Tomorrow is Thanksgiving. For many, that implies a long weekend spent among friends and family. Regardless of how much you jibe with your loved ones, there typically comes a time when you run out of things to talk about -- or run into things you cannot talk about. Either way, one solution is to stuff your face silent with food. Another, far less fattening fix might be to binge on fun, distracting television for as long as necessary. What follows is a short, pumpkin-pie-sweet list of recommendations -- shows that may serve to sustain the holiday spirit.
(Note: In this space, I've been a big proponent of established, continuing fare like "The Good Wife" and "Boardwalk Empire." But, for the purposes of this list, I'll focus on shows that are either in their first season or in a self-contained season so that there are little to no boundaries to entry for whomever you happen to be watching alongside. And, if you're spending the holiday alone... Well, I wish I had time to compile a list of holiday cocktails as well.)
"Marvel's Agents of S.H.I.E.L.D."
This innocuous and overly cute sci-fi action serial is ideal for viewing in pleasant company for one very important reason: familiarity. Chances are someone in your circle has seen "The Avengers," "Iron Man 2," "Thor," or at least one of the affiliated blockbuster motion pictures in which Agent Phil Coulson has appeared. Anyone familiar with Coulson knows S.H.I.E.L.D., the type of super-charged villains that the covert government crime-stopping agency is likely to pursue, and many of the specifics of the contemporary Marvel Universe with which the show is littered. Also, Clark Gregg is a veteran TV actor familiar to fans of "The West Wing" and "The New Adventures of Old Christine." His signature dry delivery is ramped up to 10 here and sprinkled with an intriguing awkwardness.
As notorious global crook-turned-FBI snitch Raymond "Red" Reddington, James Spader turns in the stand-out network television performance of this fall week after week. The show has its drawbacks: It's a procedural in which new bad guys are stalked and captured every episode. Not every one of these pursuits feels worth your attention. Also, the once-promising co-lead Megan Boone, as doe-eyed federal rookie Elizabeth Keane, has grown a bit directionless -- and possibly superfluous -- in recent episodes. But Spader's gleefully sinister, unpredictably vicious Reddington is the immoral glue that holds it all together. Be forewarned, however -- this series boasts a good bit of blunt-force violence. So clear the living room of the young and easily impressionable.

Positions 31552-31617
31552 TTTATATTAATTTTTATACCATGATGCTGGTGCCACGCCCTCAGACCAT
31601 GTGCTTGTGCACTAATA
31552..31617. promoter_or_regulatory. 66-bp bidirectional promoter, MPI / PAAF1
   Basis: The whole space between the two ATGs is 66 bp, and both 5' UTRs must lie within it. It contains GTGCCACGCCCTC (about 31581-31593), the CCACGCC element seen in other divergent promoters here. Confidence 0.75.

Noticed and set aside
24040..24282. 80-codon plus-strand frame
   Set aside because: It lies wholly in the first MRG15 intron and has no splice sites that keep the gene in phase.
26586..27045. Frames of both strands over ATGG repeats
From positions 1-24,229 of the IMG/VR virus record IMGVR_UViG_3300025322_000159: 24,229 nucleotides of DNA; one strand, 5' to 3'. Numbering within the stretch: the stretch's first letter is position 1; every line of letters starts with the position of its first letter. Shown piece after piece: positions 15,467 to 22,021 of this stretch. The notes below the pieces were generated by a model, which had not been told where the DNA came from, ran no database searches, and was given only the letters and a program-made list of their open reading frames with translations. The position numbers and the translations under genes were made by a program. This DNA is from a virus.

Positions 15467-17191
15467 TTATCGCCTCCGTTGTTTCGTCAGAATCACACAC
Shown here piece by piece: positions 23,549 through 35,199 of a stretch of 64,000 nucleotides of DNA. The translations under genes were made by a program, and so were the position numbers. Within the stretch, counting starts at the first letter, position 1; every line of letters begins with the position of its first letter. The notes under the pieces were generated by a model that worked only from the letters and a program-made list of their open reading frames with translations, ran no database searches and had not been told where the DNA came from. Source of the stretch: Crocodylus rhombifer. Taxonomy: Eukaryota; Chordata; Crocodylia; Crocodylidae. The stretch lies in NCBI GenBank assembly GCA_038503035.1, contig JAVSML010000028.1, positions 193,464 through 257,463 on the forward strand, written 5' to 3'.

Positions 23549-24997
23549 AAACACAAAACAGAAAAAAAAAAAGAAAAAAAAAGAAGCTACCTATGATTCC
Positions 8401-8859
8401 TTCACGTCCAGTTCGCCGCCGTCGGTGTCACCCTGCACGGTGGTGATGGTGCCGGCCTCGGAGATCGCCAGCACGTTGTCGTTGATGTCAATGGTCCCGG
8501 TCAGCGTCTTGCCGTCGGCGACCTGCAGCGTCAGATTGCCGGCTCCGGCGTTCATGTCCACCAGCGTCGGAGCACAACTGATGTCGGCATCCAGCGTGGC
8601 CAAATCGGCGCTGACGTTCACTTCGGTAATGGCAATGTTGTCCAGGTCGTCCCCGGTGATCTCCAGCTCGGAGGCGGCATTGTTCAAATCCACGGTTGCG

If you've only seen commercials for this program on the CW, rest assured that it is not a cloying, annoying teen melodrama about a clan of angst-ridden vampires. It is, however, most definitely a teen melodrama, and sometime sickly so. But it is also historical fiction, which gives the show some added value in a family setting. If you're prepared to see historical figures like Nostradamus and Prince Francis II cast as scruffy pseudo-hipster studs in tight-fitting period costumes, you may be able to shoehorn in an educational Wikipedia search or two and possibly some discussion of the actual history of Mary, Queen of Scots. And, if you're superficial and own a big enough TV, the show could double as set dressing for your own banquet; "Reign" is loaded with lush decor and plenty of corseted eye candy dashing about.
"Survivor: Blood vs. Water"
This recommendation differs from the previous entries on the list in that it may encourage familial conflict. You may not know names like Colton, Rupert and Gervase from the past 26 cycles of CBS's long-running reality competition show. But if you have any relatives at all, you've probably experienced the occasional desire to pummel your older brother with the thickest of beanbags, trump your wife or girlfriend at a game of skill and brag mercilessly about it, or knock your millennial offspring into the ocean. This season's "Survivor" pits returning players against their own loved ones, setting the stage for extreme airing of dirty laundry, resolving of long-held gripes, and stabbing of backs. Watch and empathize -- or envy.
"American Horror Story: Coven"
If your holiday plans are decidedly adult -- or goth -- this is the perfect meal upon which to gorge uncontrollably. "AHS: Coven" is campy, gory, outrageous and addictive. The extreme sexual situations make the show highly inappropriate for watching around children and all the more thrilling once the little crumb-snatchers are safely in bed. The frank depictions of America's recent history of race relations and violence make it worthy of heated debate among the sociopolitically aware. The performances by such luminaries as Kathy Bates, Angela Bassett and Jessica Lange make it credible. And the sacred cow-skewering humor makes it great for a guilty laugh among slightly-sauced friends.